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WESCOM assists Coast Guard as Chinese vessel gets stuck in Tubbataha

Published: Wednesday, 22 May 2013

Only eight days after a US Navy minesweeper was removed from the Tubbataha Reefs, a Chinese fishing vessel was reported to have struck into the eastern part of the protected marine park close to midnight Monday.


According to MGEN RUSTICO O GUERRERO AFP, chief of the Palawan-based Armed Forces Western Command, they sent air asset to the area with Tubbataha Reef National Marine Park (TRNP) executive director Angelique Songco aboard, to “verify details and veracity.”


After being informed by the TRNP management through the Naval Forces West early Tuesday morning, Wescom immediately directed an aerial reconnaissance using the Philippine Navy’s Britten-Norman BN-2 Islander over the area to assist the park authorities, the military commander said.


“The Philippine Coast Guard Palawan has dispatched their vessel, BRP Romblon (SARV 3503) to the area to conduct investigation,” MGEN GUERRERO said.


For their part, Songco said that a team is assessing the damage caused by the grounded Chinese vessel in the southern part of the Tubbataha Reef.


“As of now, we are waiting for further information from rangers. (The bad) weather inhibiting communication with rangers,” Songco said.


Initial reports from the Tubbataha Management Office identified the vessel as “being of Chinese origin,” a fishing boat with the marking 63168 and a crew of 12 Chinese nationals. It was not clear from the report if the vessel had authority to enter Philippine waters.


The vessel got stuck at Tubbataha’s north islet, some 1.1 nautical miles east from where the Ranger Station is located.


Palawan Council on Illegal Entrants chief, lawyer Allen Rodriguez, said that the PCIE is yet to convene on whatever sanctions the Chinese fishermen are liable to.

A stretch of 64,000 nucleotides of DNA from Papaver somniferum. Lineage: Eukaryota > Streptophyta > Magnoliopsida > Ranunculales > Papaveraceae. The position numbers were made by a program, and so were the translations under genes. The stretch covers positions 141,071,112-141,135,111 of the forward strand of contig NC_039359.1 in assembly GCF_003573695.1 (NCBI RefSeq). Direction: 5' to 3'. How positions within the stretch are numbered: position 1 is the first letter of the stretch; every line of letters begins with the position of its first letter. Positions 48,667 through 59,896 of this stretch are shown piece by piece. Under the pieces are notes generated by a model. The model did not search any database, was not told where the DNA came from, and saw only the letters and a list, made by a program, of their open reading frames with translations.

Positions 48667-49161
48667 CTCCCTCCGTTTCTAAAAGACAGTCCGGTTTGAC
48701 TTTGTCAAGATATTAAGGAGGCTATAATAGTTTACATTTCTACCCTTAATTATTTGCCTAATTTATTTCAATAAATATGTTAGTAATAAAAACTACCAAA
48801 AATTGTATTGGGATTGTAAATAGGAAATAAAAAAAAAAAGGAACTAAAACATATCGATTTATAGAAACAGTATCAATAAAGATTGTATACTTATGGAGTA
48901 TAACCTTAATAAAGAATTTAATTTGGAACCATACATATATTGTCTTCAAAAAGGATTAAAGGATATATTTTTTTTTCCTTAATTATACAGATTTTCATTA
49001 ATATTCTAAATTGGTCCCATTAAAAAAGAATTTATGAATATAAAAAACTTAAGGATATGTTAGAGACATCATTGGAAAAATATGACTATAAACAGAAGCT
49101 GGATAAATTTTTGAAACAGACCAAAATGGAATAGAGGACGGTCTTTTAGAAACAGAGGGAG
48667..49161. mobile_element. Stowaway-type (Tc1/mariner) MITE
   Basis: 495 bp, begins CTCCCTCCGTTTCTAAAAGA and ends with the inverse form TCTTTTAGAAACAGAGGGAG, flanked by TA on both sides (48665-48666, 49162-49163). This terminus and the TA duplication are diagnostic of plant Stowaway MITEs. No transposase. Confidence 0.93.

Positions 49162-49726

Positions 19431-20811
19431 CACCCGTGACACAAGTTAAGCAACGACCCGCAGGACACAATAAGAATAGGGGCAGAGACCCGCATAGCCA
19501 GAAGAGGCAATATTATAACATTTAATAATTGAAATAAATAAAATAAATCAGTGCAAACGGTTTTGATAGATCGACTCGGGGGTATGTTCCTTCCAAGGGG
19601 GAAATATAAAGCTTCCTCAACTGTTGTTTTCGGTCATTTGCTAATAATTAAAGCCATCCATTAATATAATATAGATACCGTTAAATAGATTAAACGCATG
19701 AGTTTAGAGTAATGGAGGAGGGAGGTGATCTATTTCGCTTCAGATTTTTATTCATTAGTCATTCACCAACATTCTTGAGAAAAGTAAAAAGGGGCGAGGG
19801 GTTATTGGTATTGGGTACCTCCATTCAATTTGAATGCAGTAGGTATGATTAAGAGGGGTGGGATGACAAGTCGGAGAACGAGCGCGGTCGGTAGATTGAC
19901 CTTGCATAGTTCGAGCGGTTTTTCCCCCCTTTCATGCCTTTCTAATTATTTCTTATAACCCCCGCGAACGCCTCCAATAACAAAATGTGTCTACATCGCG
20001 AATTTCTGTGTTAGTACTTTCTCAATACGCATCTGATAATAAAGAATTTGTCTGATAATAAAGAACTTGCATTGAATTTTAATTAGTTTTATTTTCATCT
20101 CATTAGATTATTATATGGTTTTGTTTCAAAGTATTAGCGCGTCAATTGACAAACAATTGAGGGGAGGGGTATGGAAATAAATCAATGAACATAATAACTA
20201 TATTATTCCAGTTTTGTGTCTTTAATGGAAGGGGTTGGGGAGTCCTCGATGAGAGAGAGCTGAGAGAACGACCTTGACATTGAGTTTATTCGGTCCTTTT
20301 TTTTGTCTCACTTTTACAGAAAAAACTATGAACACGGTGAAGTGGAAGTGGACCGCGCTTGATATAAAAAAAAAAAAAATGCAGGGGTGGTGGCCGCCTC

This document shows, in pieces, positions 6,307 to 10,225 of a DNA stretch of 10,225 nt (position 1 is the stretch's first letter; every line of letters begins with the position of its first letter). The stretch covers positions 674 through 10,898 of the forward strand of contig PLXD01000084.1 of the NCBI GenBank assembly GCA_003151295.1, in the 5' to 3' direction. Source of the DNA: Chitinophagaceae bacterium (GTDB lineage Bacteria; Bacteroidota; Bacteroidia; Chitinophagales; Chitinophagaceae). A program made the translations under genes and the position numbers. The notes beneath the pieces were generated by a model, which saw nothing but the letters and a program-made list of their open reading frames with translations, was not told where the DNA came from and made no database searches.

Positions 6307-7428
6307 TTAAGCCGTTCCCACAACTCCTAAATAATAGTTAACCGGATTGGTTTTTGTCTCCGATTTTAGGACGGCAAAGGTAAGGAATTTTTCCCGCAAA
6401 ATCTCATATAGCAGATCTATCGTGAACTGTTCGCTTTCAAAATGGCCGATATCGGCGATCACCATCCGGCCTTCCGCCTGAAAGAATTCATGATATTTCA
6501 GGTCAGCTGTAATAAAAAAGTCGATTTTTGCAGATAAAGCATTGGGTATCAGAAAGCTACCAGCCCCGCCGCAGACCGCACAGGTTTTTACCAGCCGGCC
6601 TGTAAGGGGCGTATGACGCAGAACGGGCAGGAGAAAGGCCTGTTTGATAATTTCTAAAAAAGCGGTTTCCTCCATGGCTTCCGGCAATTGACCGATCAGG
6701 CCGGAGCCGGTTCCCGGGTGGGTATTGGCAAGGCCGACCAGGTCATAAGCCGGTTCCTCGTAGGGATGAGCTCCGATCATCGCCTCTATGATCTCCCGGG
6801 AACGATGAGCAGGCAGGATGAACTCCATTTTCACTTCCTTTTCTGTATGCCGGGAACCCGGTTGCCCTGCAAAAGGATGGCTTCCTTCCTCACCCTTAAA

“Kung fishing vessel yan, liable sila for violation of our Fisheries Code, poaching yan. At dahil sa Tubbataha nangyari, violation din ng Tubbataha Act yan,” Rodriguez said. The 12 Chinese nationals are being escorted by the coast guard to Puerto Princesa City from Cagayancillo town onboard BRP Romblon, for proper disposition.


Last January 17, a US Navy ship ran aground at the world heritage site after a port visit to Subic Bay. Officials have said at least 4,000 square meters of corals have been damaged by the grounding.


The last part of the dismantled USS Guardian was lifted off the reef last March 29. The Coast Guard-monitored salvage operations started on February 22. However, they were stalled at least four times due to bad weather in the reef area.


The US Embassy expressed regret about the incident and reiterated that Washington was prepared to pay for the damage. The Philippines will ask the United States to pay a fine of $1.4 million for the damage caused by the grounding, according to a report.

The fine, according to deputy presidential spokesperson Abigail Valte, was in compliance with Republic Act 10067, or the Tubbataha Reefs Natural Park Act of 2009.


Under the law, a fine of $600 or P24,000 per square meter of damaged reef is mandatory.



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